JERUSALEM -- Unshaken by rising international criticism, Israeli officials confirmed Tuesday that they plan to proceed with two new settlement construction projects, including development in a highly contentious area outside Jerusalem known as E1.
Six countries have summoned Israeli ambassadors to hear protests of the new settlement plans, and the United States labeled the plans “contrary to United States policy.”
But Israeli officials appeared unconcerned by what one of Israel’s most popular papers, Yedioth Ahronoth, called a “diplomatic tsunami.”
“At the end of the day, it’s a slap on the wrist,” said one senior Israeli political official who was involved in the decision to approve the new settlements. He spoke to McClatchy only on the condition of anonymity so he could discuss the issue candidly. “The international community is raising a fuss – which it feels it needs to do – but this too will pass.”
The official pointed out that no nation had recalled its ambassadors to Israel or pledged to take any real action against Israel as a result of the announcement. “There is a lot of bluster and maybe a bit of bluffing, but that is international diplomacy,” said the official.
The bluffing, he added, could also be on the part of Israel.
While Israeli officials have confirmed that they’ll proceed with building 3,000 new settler homes in the West Bank and East Jerusalem, they note that the most contentious part of the plan – new building in the E1 area – is only in the zoning phase.
“It can take years to go from zoning to actual construction, and it can take decades if the international community is protesting,” said one Jerusalem municipal official, who spoke during a news briefing under the condition that he not be identified.
E1 is a narrow 12,000-acre corridor east of Jerusalem that serves as the main thoroughfare connecting the northern and southern portions of the West Bank. Building Jewish settlements in E1 would in effect cut the West Bank in two, irreparably altering the borders of what Palestinians see as their future state, international human rights groups have said.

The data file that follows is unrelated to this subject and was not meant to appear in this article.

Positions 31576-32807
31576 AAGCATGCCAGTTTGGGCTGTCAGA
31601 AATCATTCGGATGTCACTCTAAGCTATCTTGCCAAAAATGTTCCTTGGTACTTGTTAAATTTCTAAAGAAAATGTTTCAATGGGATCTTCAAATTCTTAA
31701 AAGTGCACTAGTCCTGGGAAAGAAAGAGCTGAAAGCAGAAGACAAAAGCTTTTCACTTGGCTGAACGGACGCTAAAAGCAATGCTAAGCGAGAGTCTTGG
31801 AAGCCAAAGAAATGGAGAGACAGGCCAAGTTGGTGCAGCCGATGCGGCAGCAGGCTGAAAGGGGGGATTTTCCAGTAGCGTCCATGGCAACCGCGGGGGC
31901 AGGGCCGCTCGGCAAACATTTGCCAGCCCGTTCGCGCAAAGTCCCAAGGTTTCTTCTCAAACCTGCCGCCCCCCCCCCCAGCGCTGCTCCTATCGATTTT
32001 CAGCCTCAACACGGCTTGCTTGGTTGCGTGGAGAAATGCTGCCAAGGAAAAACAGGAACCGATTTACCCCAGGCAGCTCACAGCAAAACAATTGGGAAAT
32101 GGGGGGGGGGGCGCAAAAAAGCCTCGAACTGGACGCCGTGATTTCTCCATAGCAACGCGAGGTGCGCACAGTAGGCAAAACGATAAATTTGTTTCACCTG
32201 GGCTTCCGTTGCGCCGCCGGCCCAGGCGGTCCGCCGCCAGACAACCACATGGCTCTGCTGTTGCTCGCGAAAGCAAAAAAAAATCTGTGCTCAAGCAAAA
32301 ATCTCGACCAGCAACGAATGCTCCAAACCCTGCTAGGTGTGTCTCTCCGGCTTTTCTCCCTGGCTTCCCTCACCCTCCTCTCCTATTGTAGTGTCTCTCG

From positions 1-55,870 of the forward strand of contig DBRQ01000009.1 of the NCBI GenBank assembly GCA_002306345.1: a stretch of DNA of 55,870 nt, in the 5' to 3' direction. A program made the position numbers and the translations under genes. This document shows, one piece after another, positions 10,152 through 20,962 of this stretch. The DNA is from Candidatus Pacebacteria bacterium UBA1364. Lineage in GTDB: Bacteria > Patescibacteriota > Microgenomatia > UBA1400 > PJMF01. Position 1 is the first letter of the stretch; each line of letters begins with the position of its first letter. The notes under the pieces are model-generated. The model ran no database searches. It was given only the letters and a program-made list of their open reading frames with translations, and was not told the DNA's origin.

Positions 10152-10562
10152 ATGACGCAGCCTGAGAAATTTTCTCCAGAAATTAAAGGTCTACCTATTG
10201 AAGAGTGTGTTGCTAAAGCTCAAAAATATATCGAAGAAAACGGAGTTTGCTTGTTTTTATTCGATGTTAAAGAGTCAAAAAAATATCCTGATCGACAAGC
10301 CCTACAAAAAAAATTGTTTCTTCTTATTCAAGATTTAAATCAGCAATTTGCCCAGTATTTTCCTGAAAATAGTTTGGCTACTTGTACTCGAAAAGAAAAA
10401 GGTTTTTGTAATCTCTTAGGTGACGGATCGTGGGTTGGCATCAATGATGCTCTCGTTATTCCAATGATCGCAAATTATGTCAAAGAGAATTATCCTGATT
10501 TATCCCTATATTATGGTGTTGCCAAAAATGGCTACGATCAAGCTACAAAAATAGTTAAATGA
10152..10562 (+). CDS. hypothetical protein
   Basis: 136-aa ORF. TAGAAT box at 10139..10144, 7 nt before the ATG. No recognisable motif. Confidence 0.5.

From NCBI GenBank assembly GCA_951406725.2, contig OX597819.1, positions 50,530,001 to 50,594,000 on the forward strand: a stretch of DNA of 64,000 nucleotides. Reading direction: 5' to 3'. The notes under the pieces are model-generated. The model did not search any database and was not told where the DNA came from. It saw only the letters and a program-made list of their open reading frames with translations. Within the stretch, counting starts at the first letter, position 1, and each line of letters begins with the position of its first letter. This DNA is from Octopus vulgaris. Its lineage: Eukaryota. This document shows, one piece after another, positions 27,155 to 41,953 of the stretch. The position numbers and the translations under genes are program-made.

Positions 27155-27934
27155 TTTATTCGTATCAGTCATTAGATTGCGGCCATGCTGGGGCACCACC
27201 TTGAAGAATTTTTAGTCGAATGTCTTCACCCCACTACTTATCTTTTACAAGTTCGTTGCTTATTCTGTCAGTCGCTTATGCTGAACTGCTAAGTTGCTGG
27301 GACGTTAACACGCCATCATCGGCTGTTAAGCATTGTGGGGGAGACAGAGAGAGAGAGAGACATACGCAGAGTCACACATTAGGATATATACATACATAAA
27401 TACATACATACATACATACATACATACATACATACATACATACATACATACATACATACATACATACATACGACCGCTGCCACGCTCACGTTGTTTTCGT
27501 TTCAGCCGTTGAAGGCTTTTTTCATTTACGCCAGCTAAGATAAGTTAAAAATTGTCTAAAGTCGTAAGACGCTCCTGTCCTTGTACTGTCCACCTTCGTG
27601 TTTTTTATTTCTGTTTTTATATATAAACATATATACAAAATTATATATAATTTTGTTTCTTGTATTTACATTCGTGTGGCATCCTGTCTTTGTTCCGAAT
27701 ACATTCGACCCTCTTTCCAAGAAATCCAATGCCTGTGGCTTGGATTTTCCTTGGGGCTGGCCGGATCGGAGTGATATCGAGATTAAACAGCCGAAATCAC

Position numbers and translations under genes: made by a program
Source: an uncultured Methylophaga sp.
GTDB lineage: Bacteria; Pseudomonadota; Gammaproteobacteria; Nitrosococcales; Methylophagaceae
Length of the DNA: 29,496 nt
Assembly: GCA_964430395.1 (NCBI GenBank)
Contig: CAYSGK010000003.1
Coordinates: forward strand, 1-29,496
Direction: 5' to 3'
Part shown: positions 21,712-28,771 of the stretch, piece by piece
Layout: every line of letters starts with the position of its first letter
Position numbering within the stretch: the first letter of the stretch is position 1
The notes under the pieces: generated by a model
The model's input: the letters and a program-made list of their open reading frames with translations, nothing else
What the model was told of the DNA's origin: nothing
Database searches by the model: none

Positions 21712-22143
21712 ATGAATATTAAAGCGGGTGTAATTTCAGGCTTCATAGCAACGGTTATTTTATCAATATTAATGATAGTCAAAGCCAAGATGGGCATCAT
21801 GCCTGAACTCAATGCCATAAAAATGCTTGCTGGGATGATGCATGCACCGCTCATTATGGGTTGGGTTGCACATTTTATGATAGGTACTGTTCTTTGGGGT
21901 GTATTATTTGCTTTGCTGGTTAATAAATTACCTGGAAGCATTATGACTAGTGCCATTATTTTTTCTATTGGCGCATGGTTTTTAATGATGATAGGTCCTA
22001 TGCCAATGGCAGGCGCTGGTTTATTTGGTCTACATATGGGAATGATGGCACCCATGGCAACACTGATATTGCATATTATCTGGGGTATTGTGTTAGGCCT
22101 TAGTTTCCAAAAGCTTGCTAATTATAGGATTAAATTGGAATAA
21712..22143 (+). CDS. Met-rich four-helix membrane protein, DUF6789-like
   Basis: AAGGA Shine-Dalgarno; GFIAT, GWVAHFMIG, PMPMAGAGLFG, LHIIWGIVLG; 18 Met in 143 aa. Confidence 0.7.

Construction in E1 was first proposed nearly two decades ago, the Jerusalem municipal official said, but it’s been routinely frozen because of pressure from international groups.
“Whenever Israel wants to raise the pressure it knows exactly where to push the buttons,” said one senior European diplomat based in Jerusalem, who spoke only on the condition of anonymity because he wasn’t authorized to talk to reporters. “There is no more sensitive topic as E1. It is the red line.”
But he, too, thought it was unlikely that Israel would break ground on construction in E1.
“We have to remember that here in Israel it’s election season,” he said.
Israeli political analysts said preliminary evidence showed that the decision by Prime Minister Benjamin Netanyahu to build new settlements could make him more popular with his largely right-wing constituency, many of whom were disappointed that he didn’t go further in last month’s military operation in the Gaza Strip.
The settlement move was “what voters expect” of Netanyahu, Tamir Sheafer, a political scientist at Jerusalem’s Hebrew University, told the Reuters news service.